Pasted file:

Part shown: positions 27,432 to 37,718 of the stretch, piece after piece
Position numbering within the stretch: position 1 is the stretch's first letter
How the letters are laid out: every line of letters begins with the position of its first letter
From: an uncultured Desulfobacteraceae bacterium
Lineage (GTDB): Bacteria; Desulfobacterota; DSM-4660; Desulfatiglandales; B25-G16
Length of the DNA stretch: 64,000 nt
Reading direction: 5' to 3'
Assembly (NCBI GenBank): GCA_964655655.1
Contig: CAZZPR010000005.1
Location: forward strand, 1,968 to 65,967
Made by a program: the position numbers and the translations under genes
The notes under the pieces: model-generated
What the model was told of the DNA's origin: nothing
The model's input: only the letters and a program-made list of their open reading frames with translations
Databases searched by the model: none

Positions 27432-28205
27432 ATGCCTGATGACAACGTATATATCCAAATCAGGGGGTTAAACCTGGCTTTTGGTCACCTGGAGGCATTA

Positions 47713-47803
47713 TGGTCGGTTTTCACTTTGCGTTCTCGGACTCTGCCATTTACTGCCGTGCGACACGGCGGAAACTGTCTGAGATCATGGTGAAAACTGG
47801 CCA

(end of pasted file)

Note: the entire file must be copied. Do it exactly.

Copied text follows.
Part shown: positions 27,432 to 37,718 of the stretch, piece after piece
Position numbering within the stretch: position 1 is the stretch's first letter
How the letters are laid out: every line of letters begins with the position of its first letter
From: an uncultured Desulfobacteraceae bacterium
Lineage (GTDB): Bacteria; Desulfobacterota; DSM-4660; Desulfatiglandales; B25-G16
Length of the DNA stretch: 64,000 nt
Reading direction: 5' to 3'
Assembly (NCBI GenBank): GCA_964655655.1
Contig: CAZZPR010000005.1
Location: forward strand, 1,968 to 65,967
Made by a program: the position numbers and the translations under genes
The notes under the pieces: model-generated
What the model was told of the DNA's origin: nothing
The model's input: only the letters and a program-made list of their open reading frames with translations
Databases searched by the model: none

Positions 27432-28205
27432 ATGCCTGATGACAACGTATATATCCAAATCAGGGGGTTAAACCTGGCTTTTGGTCACCTGGAGGCATTA

Positions 47713-47803
47713 TGGTCGGTTTTCACTTTGCGTTCTCGGACTCTGCCATTTACTGCCGTGCGACACGGCGGAAACTGTCTGAGATCATGGTGAAAACTGG
47801 CCA